With German national team coach Joachim Löw announcing his final 23-man squad to defend their title in Russia, a closer look reveals that 15 of the 23 players ply their trade in the German top division. The Bundesliga has been long regarded as one of the best leagues in the world in terms of promoting young players, and while German players are also seemingly more open to moves abroad in other leagues; a move that likely brings to the fore a variety of players back to the national team squad capable of sharing experiences of playing in various systems with different tactics, the overall look of the squad on the plane to Russia seems to suggest the Germans give more priority to the style of football they want to play, and the team is built on the blueprint of being a sum of cohesive parts as greater than relying on the brilliance in individual quality.
As many as 7 players from the 15 from the league play for the same club (Bayern Munich) excluding new signing Leon Goretzka, while midfield maestro Toni Kroos and veteran center forward Mario Gomez are former Bayern players. This gives us a clue that the coach wants to maintain an established core of players familiar with playing alongside each other at club level. Other Bundesliga stars such as Marco Reus and Timo Werner have made it to the side based on pure merit, in addition to the fact that they work well with Löw’s plans. Jonas Hector, Matthias Ginter and Marvin Plattenhardt round out the leagues’ contingent for the squad with solid reputations of their own.
The notable exclusion of Leroy Sané may indicate that Löw intends to stay performance oriented: Sané has no goals in 12 appearances for the national team, although Julian Brandt’s similarly unsatisfactory record of 1 goal in 16 senior side games suggests there is little weight in that argument. Factoring in the decision of including Sebastian Rudy hints towards the coaches’ inclination of preferring a team oriented approach made of versatile, effective players over individual flair.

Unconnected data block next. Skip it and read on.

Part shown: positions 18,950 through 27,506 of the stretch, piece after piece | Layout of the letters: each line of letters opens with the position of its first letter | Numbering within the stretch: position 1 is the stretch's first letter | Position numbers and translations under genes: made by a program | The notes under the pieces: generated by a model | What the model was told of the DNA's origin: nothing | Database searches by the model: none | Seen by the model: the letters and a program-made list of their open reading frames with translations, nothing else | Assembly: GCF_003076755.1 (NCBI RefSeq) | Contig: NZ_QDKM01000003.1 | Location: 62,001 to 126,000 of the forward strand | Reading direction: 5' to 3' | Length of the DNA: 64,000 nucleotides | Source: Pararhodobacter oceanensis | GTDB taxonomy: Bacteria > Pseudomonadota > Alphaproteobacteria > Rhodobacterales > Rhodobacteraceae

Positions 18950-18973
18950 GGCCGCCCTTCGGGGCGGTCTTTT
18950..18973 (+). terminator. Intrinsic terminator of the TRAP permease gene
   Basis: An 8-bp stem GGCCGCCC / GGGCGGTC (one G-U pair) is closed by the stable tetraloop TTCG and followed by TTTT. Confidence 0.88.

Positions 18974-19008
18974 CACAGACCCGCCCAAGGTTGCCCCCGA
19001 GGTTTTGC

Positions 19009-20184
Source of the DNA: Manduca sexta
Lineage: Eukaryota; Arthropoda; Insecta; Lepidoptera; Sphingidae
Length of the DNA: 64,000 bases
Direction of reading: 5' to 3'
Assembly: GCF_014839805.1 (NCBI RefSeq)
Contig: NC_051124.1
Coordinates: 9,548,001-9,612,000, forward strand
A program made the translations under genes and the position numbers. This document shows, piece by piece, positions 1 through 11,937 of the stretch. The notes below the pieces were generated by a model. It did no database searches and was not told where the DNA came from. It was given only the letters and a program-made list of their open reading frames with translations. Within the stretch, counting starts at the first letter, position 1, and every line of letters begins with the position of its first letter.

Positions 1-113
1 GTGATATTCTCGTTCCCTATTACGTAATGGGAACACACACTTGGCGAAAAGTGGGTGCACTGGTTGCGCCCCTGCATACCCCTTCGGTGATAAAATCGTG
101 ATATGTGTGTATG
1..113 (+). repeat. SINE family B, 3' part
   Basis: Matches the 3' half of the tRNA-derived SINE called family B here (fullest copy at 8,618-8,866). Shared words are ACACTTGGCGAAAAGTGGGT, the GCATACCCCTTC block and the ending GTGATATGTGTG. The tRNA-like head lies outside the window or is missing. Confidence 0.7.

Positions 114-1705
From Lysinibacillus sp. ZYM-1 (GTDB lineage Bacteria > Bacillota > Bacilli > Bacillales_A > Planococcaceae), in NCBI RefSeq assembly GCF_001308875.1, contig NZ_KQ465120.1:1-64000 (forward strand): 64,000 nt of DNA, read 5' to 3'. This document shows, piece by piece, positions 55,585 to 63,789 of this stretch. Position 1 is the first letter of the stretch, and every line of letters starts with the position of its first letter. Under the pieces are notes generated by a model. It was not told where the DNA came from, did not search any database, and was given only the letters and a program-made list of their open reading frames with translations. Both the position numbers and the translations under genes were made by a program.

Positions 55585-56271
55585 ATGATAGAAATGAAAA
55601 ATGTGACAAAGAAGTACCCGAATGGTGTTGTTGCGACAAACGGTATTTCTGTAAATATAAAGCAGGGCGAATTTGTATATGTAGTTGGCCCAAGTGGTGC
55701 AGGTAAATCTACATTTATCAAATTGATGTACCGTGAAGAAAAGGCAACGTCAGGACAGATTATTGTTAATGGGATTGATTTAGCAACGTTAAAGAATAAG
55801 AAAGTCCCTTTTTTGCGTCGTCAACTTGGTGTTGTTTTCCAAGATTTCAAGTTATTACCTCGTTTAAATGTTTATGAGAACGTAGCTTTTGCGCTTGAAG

The result is a squad which is dominated by players from the German top flight, and if Die Mannschaft make another deep run in the tournament; few will expect them not to, it will provide a good account of the league in terms of quality of football played. The Bundesliga has seen Bayern dominate over the recent years, and it’s predictability has often been attributed to a lack of quality teams in the league to challenge the record champions. The Premier League is now widely claimed as being the best in the world, with the best players, but the comparison with the league in Germany seems to be one made between apples and oranges. These two institutions work towards different objectives: Germany aiming towards standing firm on tradition, upholding the 50+1 rule, ensuring sustainable engagement for fans with affordable ticket pricing and safe standing. Different objectives consequently yield different results too: The Bundesliga recording the highest stadium attendances in Europe, and the average age of fans visiting the stadium among the lowest.
The end result is still very apparent, two-thirds of the German national team is from the Bundesliga, and if the metric of the success for a league is helping create talent for the nation and support the team to consistently deliver on the international stage, Deutschland is indeed doing some admirable work.